Miyara Voices - Going through and surviving Uterine Rupture

Each parent goes through a gamut of emotions from the time of planning a child, conceiving, going through 9 months of pregnancy, and finally the d-day. No parent forgets the day their child was born even if it was an easy 3-hour labour or a more complicated one. And most often the underlying theme is that of not being prepared or expecting one step or the other on the way. Here is Rajeshwari Nagarajan, narrating her story of her labour that ultimately resulted in a uterine rupture.

My firstborn, a daughter, was born 11 and a half years ahead of her brother. That pregnancy, unplanned at the age of 23, resulted in a C-section.

I wanted a natural birth. I was always reading, keeping myself abreast of what to expect at the moment of "Labour and Delivery" - the exam I so wanted to pass with flying colours. I was young too, so it should have been a breeze like they show in the movies.. but no, it was not to be!

I have never known a more mysterious event, since human evolution, than labour and childbirth! So many stories (experience), so much advancement in science and technology, and yet there remains innumerable questions about a woman's body, the hormones at play, the muscles engaged, the sweet baby inside the elastic sac.

It bewilders me, saddens me, and at the same time humbles me, for no education prepares one to what truly lies at the end of the tunnel called pregnancy.

Back to 11 and a half years ago.. so, I never felt those excruciating pains I had read so much about, even after 41 weeks of pregnancy. Finally, I had to resort to surgery to meet my 3.75kg, cherubic little daughter.

Since I had clearly ‘failed’ the exam, I started retrospecting about what went wrong, what I did wrong. I decided that my failure was attributed to my anxiety in the last trimester leading to high Blood Pressure and a lot of pampering from everyone around. Of course, there were also fellow women who would mock me saying I did not try hard enough to make it a normal delivery. As a result, I convinced myself that my daughter did not force her way out because I happily ate and slept.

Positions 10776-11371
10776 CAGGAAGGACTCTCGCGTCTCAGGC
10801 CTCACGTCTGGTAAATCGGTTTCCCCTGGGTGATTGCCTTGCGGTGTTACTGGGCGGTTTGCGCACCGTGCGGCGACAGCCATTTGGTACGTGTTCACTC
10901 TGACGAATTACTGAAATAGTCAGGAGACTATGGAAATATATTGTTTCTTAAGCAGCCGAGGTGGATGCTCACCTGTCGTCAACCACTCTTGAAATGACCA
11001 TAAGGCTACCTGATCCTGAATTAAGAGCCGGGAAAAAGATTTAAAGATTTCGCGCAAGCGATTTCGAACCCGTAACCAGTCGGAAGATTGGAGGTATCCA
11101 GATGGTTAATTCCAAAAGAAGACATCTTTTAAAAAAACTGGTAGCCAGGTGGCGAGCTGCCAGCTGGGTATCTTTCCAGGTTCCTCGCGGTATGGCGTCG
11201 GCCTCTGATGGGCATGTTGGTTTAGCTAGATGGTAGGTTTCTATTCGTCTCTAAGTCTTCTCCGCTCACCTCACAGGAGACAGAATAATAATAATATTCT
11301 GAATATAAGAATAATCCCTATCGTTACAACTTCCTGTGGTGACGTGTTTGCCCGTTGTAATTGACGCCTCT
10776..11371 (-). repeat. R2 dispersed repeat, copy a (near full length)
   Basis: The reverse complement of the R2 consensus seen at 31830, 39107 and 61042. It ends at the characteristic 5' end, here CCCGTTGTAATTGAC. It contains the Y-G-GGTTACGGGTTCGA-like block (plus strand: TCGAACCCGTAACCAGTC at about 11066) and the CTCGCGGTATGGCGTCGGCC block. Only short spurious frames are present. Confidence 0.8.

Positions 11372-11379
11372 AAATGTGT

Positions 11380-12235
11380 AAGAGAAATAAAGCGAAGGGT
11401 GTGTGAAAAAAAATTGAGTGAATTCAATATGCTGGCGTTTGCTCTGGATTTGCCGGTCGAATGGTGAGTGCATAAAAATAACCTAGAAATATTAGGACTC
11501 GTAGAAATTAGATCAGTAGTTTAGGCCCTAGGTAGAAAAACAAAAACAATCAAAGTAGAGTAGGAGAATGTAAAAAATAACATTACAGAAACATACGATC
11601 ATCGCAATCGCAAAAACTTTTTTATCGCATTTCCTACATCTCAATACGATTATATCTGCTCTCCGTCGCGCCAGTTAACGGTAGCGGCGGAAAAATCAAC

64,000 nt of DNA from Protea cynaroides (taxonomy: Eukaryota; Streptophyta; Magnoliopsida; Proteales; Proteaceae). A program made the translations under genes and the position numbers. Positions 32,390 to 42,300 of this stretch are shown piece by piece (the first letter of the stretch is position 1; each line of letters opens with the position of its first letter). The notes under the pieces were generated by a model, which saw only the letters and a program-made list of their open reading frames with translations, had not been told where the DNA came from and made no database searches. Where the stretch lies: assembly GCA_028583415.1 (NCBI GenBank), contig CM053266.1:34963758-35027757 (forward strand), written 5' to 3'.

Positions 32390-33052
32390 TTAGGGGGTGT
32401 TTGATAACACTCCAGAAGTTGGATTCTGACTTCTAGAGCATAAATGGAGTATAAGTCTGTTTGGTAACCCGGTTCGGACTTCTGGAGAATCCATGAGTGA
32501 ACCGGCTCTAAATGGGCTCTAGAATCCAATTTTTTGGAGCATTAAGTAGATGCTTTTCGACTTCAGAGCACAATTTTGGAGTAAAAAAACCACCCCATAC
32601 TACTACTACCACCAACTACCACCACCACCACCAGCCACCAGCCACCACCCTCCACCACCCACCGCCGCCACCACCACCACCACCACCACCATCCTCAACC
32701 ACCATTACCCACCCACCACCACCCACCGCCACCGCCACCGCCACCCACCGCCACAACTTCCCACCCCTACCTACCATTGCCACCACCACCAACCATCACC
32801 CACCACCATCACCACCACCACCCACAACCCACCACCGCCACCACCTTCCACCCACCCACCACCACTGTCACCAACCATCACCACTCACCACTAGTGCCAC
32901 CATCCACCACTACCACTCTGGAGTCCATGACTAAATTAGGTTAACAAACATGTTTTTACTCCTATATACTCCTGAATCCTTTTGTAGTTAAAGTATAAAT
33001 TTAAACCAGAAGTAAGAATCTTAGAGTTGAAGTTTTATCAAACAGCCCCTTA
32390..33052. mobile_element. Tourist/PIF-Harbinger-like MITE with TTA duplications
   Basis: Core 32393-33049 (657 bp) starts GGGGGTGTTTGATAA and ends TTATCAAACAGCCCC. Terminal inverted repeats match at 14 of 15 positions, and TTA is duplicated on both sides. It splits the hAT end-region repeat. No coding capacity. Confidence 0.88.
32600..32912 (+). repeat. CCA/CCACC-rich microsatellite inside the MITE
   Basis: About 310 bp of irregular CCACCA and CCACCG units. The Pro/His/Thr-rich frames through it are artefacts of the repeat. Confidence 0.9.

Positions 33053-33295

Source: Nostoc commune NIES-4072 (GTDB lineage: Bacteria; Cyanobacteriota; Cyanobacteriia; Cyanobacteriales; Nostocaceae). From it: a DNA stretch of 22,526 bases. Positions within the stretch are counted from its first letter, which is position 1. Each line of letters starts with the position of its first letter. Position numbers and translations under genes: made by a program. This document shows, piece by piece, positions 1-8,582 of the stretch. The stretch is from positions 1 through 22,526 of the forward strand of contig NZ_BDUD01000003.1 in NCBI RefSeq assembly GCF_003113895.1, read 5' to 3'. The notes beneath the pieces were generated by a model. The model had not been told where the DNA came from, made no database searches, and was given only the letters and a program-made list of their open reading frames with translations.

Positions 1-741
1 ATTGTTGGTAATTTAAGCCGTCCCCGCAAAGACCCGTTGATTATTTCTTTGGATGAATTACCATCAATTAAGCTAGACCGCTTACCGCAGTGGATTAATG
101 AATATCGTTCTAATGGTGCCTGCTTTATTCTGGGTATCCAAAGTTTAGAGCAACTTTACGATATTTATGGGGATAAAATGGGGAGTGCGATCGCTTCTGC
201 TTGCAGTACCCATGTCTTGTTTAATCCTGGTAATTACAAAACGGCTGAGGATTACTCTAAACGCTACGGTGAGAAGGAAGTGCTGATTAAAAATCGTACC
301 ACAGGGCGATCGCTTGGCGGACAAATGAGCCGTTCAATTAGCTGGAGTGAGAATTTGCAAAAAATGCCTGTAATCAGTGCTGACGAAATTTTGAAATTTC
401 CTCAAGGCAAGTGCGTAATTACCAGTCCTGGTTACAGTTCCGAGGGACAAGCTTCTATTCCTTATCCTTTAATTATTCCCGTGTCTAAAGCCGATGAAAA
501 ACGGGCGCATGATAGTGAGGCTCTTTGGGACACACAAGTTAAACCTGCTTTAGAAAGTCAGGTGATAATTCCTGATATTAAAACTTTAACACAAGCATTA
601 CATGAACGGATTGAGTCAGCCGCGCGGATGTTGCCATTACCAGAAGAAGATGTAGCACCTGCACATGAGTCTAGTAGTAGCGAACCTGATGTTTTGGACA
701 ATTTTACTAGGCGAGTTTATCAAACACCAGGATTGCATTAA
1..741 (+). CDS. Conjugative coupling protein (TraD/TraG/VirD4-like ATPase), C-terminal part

Due to this thought, though my husband and I wanted a second baby, we somehow put it away for as long as we could, citing financial stability, my health, his health yada yada.. and before we knew it 10 years had passed by. When we started approaching the subject of the second baby, anxiety crawled in, and again I desperately wanted to pass the exam. I should feel the contractions this time around, was my only thought. So, exercise, physical fitness, and not satisfying my gluttonous appetite became an objective. So what happened? A miscarriage at almost 8 weeks. Oh yes, I did achieve part of the aim - painful contractions!

Again, we put this whole 'another baby' idea off until I could mentally prepare myself again. And behold!

Just a month after the miscarriage, when I least expected it, I found myself in the pudding club.

"How did that happen!" was replaced by "Dear Oh dear, I am not prepared". When I came to terms with it, I was already deep in first-trimester nausea. I did not puke, no, not once. I was constantly running to the toilet to throw up during my first pregnancy. Though I felt nauseated by the weird smells, tastes, and sensitivities, this technically third pregnancy was so different yet similar!